Summary: When you engage bloggers, be sure they don’t cut and paste your stuff without correct attribution. We love conspiracy theories and will read too much into it. Better yet, publish it online so it can be linked and referenced.
This week’s big business blog story was Wal-Mart paying bloggers to publish pro-company content.
Brian Pickrell, a blogger, recently posted a note on his Web site attacking state legislation that would force Wal-Mart Stores to spend more on employee health insurance. “All across the country, newspaper editorial boards â€” no great friends of business â€” are ripping the bills,” he wrote. It was the kind of pro-Wal-Mart comment the giant retailer might write itself. And, in fact, it did. Several sentences in Mr. Pickrell’s Jan. 20 posting â€” and others from different days â€” are identical to those written by an employee at one of Wal-Mart’s public relations firms and distributed by e-mail to bloggers.
This is another marker of businesses recognizing the blog format because it communities in a supposedly human, sincere and honest voice. The difference, as the article notes, is that this time a company is trying to improve it’s image – not promote a product. Blogger were promised the one thing they crave – the exclusive scoop – for their support. One blogger got smart as the controversy started to churn:
One blog, Iowa Voice, run by Mr. Pickrell, pleads for advertisers to buy space on the blog in anticipation of more traffic because of the article.
Sounds like Edelman – the company that managed the campaign – wasn’t too strict about the bloggers not lifting text word for word – and if you are going to cut and paste, not using attribution or putting things in quoted format. Edelman has even created an advocacy group Karl Rove would love – Working Families for Wal-Mart – now who could be against that? They’ve even decided to make the morning-after pill Plan B available at their pharmacies (assuming the pharmacist doesn’t dismiss the orders of a physician and deny the patient her medical care).
Richard Edelman wrote in his blog:
Bloggers can take care of themselves in this evolving world. They should be careful to disclose receipt of product samples, membership on advisory boards or any other financial consideration that might affect their impartiality. They, just like journalists, do not need to disclose their sources, but they should attribute specific content to a company or another blogger if used verbatim.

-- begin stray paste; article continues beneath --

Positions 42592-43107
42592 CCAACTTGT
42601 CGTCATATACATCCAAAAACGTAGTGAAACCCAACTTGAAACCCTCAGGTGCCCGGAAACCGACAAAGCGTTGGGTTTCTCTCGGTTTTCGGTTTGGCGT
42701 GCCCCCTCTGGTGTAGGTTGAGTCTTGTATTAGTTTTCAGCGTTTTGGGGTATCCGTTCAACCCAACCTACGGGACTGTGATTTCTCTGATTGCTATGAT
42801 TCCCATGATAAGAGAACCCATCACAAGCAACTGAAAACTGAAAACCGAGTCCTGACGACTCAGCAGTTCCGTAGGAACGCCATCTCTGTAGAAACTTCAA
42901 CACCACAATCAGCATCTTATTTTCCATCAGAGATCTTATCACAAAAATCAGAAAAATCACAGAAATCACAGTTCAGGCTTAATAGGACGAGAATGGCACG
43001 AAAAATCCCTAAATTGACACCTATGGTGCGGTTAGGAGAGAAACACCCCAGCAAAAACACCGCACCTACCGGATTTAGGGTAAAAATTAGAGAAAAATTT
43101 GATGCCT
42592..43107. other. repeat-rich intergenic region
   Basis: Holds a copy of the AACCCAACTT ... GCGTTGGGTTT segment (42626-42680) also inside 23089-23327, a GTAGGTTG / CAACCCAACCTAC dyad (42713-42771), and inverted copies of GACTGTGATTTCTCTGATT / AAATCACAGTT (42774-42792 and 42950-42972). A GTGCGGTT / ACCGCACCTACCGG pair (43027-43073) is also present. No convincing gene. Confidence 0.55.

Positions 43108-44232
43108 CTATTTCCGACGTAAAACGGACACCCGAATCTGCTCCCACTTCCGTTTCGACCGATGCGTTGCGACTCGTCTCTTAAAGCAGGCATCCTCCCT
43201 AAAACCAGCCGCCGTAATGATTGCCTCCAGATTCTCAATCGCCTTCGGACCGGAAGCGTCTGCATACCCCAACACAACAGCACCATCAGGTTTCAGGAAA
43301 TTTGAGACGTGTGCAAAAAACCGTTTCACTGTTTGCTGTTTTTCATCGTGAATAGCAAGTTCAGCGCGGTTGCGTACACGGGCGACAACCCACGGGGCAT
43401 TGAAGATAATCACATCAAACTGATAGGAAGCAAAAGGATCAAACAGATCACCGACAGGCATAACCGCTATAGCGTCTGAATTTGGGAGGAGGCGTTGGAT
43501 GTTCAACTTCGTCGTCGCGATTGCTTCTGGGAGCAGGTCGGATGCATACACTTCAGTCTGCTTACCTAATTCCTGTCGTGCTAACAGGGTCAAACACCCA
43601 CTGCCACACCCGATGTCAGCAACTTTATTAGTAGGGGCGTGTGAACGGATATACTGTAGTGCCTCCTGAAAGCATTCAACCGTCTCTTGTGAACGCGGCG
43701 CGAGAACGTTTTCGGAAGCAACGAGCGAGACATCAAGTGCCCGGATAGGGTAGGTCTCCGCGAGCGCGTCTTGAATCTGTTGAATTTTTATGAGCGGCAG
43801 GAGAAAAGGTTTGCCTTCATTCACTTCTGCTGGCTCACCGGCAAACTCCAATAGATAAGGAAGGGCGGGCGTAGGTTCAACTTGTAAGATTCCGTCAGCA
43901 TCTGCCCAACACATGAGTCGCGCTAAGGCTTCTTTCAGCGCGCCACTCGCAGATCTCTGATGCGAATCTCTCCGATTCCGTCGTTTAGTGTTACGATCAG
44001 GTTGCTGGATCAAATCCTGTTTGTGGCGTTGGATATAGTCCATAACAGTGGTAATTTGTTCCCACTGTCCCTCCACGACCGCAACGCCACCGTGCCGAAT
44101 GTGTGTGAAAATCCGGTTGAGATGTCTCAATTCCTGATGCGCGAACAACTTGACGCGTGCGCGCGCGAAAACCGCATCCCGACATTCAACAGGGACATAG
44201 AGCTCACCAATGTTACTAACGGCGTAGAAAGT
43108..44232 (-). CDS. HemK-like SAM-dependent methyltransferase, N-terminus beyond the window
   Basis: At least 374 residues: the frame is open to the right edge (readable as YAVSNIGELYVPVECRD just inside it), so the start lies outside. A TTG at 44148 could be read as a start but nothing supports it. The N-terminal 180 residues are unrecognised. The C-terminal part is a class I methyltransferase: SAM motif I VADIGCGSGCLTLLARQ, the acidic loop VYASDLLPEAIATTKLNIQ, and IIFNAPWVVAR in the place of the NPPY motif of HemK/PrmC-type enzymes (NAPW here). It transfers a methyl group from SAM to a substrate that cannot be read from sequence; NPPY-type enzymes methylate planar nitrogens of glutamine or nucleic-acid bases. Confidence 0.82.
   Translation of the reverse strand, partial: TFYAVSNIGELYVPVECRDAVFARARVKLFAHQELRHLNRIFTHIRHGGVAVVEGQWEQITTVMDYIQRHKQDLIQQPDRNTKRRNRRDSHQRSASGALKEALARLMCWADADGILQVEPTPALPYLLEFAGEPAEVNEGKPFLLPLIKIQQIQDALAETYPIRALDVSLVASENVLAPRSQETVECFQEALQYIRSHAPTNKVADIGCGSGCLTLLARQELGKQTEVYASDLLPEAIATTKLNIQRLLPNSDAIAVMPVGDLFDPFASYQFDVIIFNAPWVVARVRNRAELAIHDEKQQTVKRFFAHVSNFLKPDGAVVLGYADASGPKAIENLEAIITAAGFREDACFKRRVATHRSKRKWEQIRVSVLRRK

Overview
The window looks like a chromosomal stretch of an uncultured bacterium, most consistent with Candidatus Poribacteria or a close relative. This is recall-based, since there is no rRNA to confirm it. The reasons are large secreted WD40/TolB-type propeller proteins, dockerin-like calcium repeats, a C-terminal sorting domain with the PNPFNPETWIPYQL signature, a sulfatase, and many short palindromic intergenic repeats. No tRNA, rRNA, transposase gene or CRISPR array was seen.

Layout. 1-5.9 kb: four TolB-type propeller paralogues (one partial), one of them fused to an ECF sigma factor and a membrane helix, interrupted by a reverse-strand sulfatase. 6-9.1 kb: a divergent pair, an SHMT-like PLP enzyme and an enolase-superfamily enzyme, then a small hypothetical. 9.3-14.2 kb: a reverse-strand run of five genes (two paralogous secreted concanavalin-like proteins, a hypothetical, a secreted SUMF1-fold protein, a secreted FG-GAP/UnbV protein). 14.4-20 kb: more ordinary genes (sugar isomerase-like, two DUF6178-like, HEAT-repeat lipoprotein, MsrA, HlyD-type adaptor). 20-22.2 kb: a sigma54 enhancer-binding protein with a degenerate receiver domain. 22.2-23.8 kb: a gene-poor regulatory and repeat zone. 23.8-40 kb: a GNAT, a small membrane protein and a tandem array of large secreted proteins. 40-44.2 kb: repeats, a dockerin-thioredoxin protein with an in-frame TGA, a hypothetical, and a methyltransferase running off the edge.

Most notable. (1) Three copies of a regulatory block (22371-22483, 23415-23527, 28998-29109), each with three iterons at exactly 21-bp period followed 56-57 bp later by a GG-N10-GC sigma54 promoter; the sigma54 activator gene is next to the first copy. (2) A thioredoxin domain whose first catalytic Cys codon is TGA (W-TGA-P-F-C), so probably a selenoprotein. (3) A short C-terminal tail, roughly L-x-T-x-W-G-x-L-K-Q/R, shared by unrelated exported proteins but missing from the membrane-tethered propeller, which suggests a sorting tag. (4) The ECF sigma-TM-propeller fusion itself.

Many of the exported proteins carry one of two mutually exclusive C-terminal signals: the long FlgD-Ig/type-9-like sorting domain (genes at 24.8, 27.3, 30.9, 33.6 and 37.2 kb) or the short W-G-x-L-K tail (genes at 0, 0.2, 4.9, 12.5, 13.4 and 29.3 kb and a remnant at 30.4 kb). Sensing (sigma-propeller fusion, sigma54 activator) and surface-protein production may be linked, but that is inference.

Of course the big obvious point is that if Wal-Mart wants to be a part of the blogosphere, then they should have a blog and not feed content to bloggers through email. This whole thing could have been avoided if Edelman or Wal-Mart had published the text that they wanted to on a site or blog, allowing the the original source to have been easily seen and referenced. Which is actually what Wal-Mart Facts is all about. Having this ‘open public’ approach and then channelling content to bloggers through a non-transparent channel comes off a bit suspicious – but probably it’s the old left-hand/right-hand situation. Wal-Mart could easily have an ezine for Wal-Mart facts along with a blog so pro-Wal-Mart bloggers can keep in touch and provide counterpoint to Wal-Mart’s current PR frictions.
The real point as has bubbled up after the initial Wal-Mart Evil meme was that bloggers didn’t cite sources and it looks like Edelman wasn’t able to head things off at the past with double-super-full disclosure (not to be confused with Animal House‘s double-secret probation).
Debbie Weil has a PDF of the Edelman emails – good to look at to see how a high-profile PR firm coordinates a blog/PR campaign for a high-profile client.
Dave Taylor: “The bloggers who would publish content from a PR agency verbatim without specifying its origin, are the same bloggers who would use an “rss feed to blog entries” tool to populate their weblog. And their weblogs are not very good reading and more often than not are just polluting the entire blogosphere anyway.”
Heh. Can you imagine if they’d used one of those ‘blog and ping’ spam cannons?
Leave a Reply